The Mail met Mr Nelson at Rum Kitchen’s Carnaby Street restaurant, where he was then working as general manager.

He denied keeping the money or saying he had needed it more than Grenfell survivors. 

He said the cash had been handed to a charity and claimed this happened in December 2017. 

He offered to produce a receipt to prove it, but after ten days the receipt he showed the Mail had the date torn off the top right-hand corner.

The well-established Child Bereavement UK charity confirmed it had accepted the donation as part of the Support 4 Grenfell Community Hub organisation formed after the fire.

14 charged, 11 jailed: The full extent of Grenfell Tower fraud claims

Hospital worker Koffi Kouakou has become the 11th person jailed after Grenfell.

He swindled £24,572 worth of handouts when he was put up in a hotel for three months.

He told the Royal Borough of Kensington & Chelsea that he had been living in flat 115 with Zainab Deen, which officers soon discovered was a lie.

Bangladeshi Mohammed Syed Rinku claimed he was in a gay relationship with a resident of the 20th floor of the west London block and his boyfriend had died in the blaze.

But when he was asked about his affair by the police, it became clear he had researched who had died in the fire. Officers then found heterosexual porn and dating apps on his phone.

The 46-year-old was jailed for 18 months for the fraud. 

Anh Nhu Nguyen pretended his wife and 12-year-old son were killed in the blaze so he could claim charity handouts.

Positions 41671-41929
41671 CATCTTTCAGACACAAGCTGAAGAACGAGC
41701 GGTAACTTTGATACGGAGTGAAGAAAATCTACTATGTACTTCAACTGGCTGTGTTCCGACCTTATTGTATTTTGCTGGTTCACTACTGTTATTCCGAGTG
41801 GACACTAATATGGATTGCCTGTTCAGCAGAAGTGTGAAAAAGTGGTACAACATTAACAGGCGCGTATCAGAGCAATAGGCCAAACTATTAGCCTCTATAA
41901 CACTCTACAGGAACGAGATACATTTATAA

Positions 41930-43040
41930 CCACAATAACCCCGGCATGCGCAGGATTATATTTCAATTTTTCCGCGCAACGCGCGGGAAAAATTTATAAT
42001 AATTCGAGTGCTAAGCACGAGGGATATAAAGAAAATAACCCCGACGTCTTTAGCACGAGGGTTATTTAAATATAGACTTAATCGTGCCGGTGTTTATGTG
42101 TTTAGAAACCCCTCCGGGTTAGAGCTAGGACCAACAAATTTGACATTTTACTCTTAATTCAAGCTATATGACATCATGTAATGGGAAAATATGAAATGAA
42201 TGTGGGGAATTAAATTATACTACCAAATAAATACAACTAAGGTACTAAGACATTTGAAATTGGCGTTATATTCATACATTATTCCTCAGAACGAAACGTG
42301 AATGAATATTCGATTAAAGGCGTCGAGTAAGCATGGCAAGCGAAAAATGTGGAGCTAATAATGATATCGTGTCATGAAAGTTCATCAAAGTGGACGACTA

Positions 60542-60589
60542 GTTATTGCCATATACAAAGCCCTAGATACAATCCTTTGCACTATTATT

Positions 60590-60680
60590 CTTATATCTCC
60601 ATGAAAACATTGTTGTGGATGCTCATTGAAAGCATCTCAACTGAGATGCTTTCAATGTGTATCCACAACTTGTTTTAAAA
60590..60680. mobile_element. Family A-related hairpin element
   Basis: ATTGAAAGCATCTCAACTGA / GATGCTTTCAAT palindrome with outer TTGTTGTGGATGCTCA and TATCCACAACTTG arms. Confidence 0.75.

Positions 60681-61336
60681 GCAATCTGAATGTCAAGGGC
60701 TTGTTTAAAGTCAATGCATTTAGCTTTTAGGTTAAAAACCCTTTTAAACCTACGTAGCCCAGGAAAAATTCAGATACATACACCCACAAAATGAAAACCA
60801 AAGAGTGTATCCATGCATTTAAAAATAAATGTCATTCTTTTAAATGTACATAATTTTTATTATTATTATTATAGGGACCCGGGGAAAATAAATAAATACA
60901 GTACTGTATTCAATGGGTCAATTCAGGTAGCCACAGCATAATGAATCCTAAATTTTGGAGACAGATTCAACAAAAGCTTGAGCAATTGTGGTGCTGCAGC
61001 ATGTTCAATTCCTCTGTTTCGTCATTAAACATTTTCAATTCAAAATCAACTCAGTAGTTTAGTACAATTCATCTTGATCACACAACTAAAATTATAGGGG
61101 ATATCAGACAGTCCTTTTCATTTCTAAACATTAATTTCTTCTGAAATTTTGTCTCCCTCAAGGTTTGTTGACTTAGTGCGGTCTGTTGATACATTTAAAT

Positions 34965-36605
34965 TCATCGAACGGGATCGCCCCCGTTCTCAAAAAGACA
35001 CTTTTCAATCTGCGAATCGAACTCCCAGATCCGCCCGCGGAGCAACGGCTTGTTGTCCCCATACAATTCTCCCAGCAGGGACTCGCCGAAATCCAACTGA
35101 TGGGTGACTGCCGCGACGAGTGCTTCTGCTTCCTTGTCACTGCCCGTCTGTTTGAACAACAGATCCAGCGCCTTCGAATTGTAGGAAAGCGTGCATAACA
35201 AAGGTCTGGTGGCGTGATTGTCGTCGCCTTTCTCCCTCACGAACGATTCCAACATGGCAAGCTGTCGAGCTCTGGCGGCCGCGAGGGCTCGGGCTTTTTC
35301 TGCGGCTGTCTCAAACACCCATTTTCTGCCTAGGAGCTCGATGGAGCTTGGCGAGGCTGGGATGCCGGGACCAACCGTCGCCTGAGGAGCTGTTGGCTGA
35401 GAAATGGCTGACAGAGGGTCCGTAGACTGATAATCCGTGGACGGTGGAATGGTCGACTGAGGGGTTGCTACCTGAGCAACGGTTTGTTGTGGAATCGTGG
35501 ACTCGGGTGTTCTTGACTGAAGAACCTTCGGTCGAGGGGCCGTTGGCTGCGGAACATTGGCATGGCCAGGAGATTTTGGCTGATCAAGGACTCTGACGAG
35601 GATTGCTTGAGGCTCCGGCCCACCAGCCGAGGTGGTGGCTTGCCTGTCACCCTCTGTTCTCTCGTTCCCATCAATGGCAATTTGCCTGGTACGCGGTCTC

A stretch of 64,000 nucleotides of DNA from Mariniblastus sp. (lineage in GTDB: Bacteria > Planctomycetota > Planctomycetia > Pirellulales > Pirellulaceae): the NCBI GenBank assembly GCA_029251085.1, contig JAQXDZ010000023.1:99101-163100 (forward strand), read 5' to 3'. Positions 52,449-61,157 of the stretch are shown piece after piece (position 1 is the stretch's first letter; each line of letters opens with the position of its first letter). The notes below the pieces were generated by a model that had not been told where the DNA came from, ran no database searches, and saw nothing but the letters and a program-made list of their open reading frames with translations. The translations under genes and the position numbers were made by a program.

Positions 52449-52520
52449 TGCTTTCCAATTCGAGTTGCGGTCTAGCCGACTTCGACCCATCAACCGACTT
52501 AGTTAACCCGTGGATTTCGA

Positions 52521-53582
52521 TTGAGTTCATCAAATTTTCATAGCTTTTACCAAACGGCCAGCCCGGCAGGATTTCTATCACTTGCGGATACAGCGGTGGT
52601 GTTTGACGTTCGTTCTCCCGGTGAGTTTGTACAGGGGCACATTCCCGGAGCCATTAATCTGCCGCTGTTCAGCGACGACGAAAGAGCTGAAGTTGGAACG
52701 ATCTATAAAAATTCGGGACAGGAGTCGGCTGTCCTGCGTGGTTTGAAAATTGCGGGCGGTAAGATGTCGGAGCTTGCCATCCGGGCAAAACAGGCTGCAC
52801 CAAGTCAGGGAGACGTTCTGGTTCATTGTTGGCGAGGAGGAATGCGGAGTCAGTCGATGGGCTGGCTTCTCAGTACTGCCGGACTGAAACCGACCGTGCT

He pocketed £11,270 as he was put up in hotels and given clothing, laptops and cash.

But police discovered the 53-year-old had 28 convictions for 56 offences spanning more than 30 years, including theft, dishonesty offences, arson and grievous bodily harm.

Nguyen, who was born in Vietnam, even tried to apply for a passport by claiming his had been incinerated. He was jailed for 21 months in February.

Another fraudster, Anh Nhu Nguyen, met Prince Charles during his time posing as a victim

Elaine Douglas and Tommy Brooks falsely claimed they lived in Grenfell Tower to claim more than £120,000.

The illegal immigrants spent eight months living in a four-star hotel, with taxpayers footing the £400-a-night bill.

They also spent more than £20,000 on meals and clothing on pre-paid credit cards which were given to them by Kensington and Chelsea council.

The pair entered Britain illegally from Jamaica 16 years ago on separate flights and were ordered to leave by immigration officials only to vanish – reappearing in the aftermath of the Grenfell tragedy last year. 

Douglas, 51, was jailed for a total of three years while Brooks, 52, received a sentence of three years and three months. 

Joyce Msokeri falsely claimed to have lost her husband in the blaze so that she could claim thousands of pounds.

The conwoman travelled 14 miles from her own flat to the tower block and convinced charity workers she had survived the inferno.

She feigned trauma to obtain handouts of £19,000 in cash, food, clothing, three mobile phones and free stays at a Hilton hotel. The 47-year-old would have received £203,000 in handouts if she had not been caught.